'You came just in time' - Eusebius McKaiser details how he survived Covid-19

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Eusebius McKaiser had Covid-19.
Eusebius McKaiser had Covid-19.
Oupa Bopape, Gallo Images
  • South African broadcaster, political analyst and commentator Eusebius McKaiser tested positive for Covid-19 after experiencing a sore throat.
  • In his podcast, he recalled his experience.
  • He shared seven lessons he learnt.

South African broadcaster, political analyst and commentator Eusebius McKaiser has opened up about how he survived Covid-19, sharing lessons he learnt after testing positive.

In the latest episode of his podcast In The Ring With Eusebius McKaiser, entitled: "I almost died of Covid-19", he revealed that he tested positive after experiencing soreness of the throat that would not go away after three days of tonsillitis treatment.

"I [couldn't] swallow, my throat feels inflamed, not just the tonsils, now I am coughing, the tonsils are not subsiding and my actual throat itself almost feels as if it had been burnt by acid," he said.

McKaiser added that his general practitioner, who he has consulted for many years, initially insisted on increasing his tonsillitis medication. However, he opted to take Covid-19 test.

McKaiser's result was returned the afternoon of the day he took the test.

He received a call from his doctor who said, tongue-in-cheek:

Congratulations you have Covid-19.

"He's not callous. He was obviously just trying to make light of it so we would deal with the facts and not get into an existential crisis. I'm stunned," McKaiser said.

He said it happened "a minimum of three or four days into the onset of symptoms".

The broadcaster started the episode by saying: "I almost died of Covid-19 pneumonia and my life was saved by an absolutely brilliant doctor, who is a pulmonologist by the name of Dr [Frans] Skosana ... "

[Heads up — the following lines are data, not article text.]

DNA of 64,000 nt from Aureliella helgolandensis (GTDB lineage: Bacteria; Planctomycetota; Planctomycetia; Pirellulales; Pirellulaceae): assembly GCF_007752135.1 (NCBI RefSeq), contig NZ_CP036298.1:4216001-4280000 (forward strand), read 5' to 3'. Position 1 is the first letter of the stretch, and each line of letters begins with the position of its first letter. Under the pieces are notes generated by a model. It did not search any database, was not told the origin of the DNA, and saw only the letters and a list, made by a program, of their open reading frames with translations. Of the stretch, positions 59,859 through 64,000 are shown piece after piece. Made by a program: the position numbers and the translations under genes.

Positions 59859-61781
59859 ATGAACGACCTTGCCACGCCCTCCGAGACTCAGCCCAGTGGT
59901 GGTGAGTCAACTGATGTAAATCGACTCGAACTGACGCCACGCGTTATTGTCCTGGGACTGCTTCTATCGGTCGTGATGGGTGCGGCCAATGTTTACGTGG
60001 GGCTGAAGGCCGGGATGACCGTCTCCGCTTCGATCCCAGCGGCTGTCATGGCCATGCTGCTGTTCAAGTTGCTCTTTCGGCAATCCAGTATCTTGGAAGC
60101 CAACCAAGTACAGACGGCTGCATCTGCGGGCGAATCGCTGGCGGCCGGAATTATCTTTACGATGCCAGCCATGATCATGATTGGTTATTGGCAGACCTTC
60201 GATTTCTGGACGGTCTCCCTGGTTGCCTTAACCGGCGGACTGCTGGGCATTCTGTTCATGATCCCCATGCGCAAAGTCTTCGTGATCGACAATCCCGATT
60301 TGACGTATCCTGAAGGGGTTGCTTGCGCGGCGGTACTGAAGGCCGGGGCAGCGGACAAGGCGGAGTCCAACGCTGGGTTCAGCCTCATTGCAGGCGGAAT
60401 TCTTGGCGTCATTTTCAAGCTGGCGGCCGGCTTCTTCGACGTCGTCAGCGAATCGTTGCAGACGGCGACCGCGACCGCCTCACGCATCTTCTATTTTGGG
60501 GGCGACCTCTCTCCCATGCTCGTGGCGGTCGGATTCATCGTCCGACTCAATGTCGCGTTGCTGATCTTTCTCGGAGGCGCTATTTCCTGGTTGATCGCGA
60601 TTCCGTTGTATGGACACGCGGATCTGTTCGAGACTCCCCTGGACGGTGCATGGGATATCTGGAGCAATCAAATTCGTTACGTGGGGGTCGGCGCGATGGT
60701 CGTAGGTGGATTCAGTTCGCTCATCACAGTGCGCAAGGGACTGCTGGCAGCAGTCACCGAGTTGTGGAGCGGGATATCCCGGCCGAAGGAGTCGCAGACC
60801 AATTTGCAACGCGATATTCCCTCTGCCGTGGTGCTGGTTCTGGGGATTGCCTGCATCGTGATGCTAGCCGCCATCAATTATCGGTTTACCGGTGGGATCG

After gearing up with the medication the doctor prescribed, McKaiser's biggest concern was finding a solution on how to tackle the virus, not just the symptoms.

"He (the doctor) says: 'Fine, we'll treat it with Ivermectin.'"

McKaiser said the prescription didn't "sit easily with me", and it prompted him to get a second opinion from a physician he trusted, who advised him in the past. This second opinion also advocated for the use of Ivermectin.

However, after getting a third opinion, he decided not to take the prescribed Ivermectin.

After consulting with other doctors and his close friend, broadcaster and journalist Redi Tlhabi, McKaiser was admitted to a Covid-19 ward at Netcare Olivedale Hospital on Saturday.

Redi Tlhabi | South Africans should take their Covid-19 vaccine for the collective good

He said he believed he was "lucky", noting that "tens of thousands of people have died during such a period with exactly the same profile".

While consulting with Dr Skosana on the day of his admission, the pulmonologist told him: "You came just in time."

McKaiser also had high praise for the nurses who cared for him.

While hospitalisation went smoother than he had thought due to fast action, he was sent home earlier because the medical staff were able to "arrest the situation" relatively quickly.

"The whole experience was so real. I never want to be in a Covid-19 ward again," McKaiser added.

He said that from his near death experience, he came up with seven lessons:

Listen to your body.

Engage your doctor.

Seek several viewpoints.

Data and feelings both matter.

Vaccinate! Vaccinate! Vaccinate!

Non pharmaceutical interventions.

There was no evidence that God exists.

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